Emptiness-Pre             .723    -.010   .299
Anxiety-Pre               .657    .510    .178
Shakiness-Pre             .358    .693    .205
Restless-Pre              .490    .521    .202
Impulsivity-Pre           .590    .142    .319
Concentration             .587    -.052   .565
Memory Problems-Pre       .157    .054    .724
Depression-Pre            .856    .136    .136
Irritability-Pre          .569    .091    .411
Sleep problems-Pre        .044    .629    .162
Fatigue-Pre               .529    .462    .015
Stress-Pre                .586    .549    .111
Hypersensitivity noise/   -.005   .306    .707
Pain-Pre                  -.052   .647    .001
                          1       2       3

* Extraction Method: Principal Component Analysis. Rotation
Method: Varimax with Kaiser Normalization. Rotation converged
in eight iterations.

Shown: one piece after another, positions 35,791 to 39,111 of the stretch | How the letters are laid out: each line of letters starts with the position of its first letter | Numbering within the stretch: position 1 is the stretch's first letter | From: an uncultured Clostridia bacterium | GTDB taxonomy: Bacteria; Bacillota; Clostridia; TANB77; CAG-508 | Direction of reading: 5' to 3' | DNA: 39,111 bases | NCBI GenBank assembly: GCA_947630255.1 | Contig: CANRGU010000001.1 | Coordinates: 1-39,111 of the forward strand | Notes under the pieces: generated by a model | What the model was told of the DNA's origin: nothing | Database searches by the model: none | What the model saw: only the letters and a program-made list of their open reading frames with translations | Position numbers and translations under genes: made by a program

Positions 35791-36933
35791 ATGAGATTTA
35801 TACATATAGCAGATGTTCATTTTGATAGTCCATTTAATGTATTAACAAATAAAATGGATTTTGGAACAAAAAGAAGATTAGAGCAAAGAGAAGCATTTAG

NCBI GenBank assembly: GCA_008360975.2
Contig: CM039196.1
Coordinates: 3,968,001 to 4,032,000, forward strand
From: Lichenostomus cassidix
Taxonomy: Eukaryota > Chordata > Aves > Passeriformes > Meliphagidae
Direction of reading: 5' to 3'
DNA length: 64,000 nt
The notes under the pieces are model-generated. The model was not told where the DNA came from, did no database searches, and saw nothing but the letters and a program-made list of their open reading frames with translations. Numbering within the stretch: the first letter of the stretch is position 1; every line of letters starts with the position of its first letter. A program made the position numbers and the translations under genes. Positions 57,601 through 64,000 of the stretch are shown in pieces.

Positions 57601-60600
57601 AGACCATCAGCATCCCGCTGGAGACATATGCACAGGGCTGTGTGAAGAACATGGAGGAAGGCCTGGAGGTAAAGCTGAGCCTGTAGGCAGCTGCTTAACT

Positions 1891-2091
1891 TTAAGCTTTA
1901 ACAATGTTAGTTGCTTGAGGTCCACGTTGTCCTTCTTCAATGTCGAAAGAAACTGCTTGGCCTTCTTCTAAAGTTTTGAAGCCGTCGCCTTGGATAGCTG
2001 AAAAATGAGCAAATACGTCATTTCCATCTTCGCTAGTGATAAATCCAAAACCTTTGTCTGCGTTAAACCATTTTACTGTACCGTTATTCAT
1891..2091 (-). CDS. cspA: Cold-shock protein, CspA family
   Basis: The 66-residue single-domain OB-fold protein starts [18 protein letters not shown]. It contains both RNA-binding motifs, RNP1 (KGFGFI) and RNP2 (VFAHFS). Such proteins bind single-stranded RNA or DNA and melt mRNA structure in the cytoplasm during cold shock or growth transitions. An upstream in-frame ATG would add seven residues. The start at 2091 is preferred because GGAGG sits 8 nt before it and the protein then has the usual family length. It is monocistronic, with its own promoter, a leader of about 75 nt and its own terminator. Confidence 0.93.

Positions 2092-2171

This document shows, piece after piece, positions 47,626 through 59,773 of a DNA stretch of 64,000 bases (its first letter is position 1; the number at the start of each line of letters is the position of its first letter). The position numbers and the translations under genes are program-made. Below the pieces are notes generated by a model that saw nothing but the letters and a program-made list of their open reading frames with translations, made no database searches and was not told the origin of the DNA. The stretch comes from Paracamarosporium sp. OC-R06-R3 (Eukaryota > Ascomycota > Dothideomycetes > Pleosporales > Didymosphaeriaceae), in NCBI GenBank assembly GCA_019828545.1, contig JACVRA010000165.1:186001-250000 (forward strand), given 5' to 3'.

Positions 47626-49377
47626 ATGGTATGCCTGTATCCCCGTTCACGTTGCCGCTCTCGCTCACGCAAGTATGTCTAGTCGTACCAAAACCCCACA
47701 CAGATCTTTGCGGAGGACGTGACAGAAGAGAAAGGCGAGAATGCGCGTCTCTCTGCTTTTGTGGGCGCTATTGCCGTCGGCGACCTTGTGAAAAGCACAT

Three Factor Eigenvalues

Scale          Pretreatment        Post-treatment

Emotion      42 [+ or -] 14.9    15.6 [+ or -] 12.1
Somatic     24.2 [+ or -] 10.0    9.0 [+ or -] 7.5
Impaired    12.8 [+ or -] 5.9     4.4 [+ or -] 4.3


Results of IV and Oral Treatments Compared to
Oral Treatment without Combined IV Treatment
over a 30-Day Test Period (N = 49)

          IV    Non-IV
Admit     114   88

1 week     36   60

30 days    29   40

* Percent improved

Note: Table made from bar graph.


Sobriety and Relapse Rates in 23 Patients Assessed
at Six Months, One Year, and Two Years Post

            respondent   sober   no relapse

6 months    23           21      19

1 year      23           19      18

currently   23           21      16

Note: Table made from bar graph.
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Author:Miller, Merlene; Chen, Amanda L.C.; Stokes, Stan D.; Silverman, Susan; Bowirrat, Abdalla; Manka, Mat
Publication:Journal of Psychoactive Drugs
Article Type:Report
Geographic Code:9TAIW
Date:Dec 1, 2012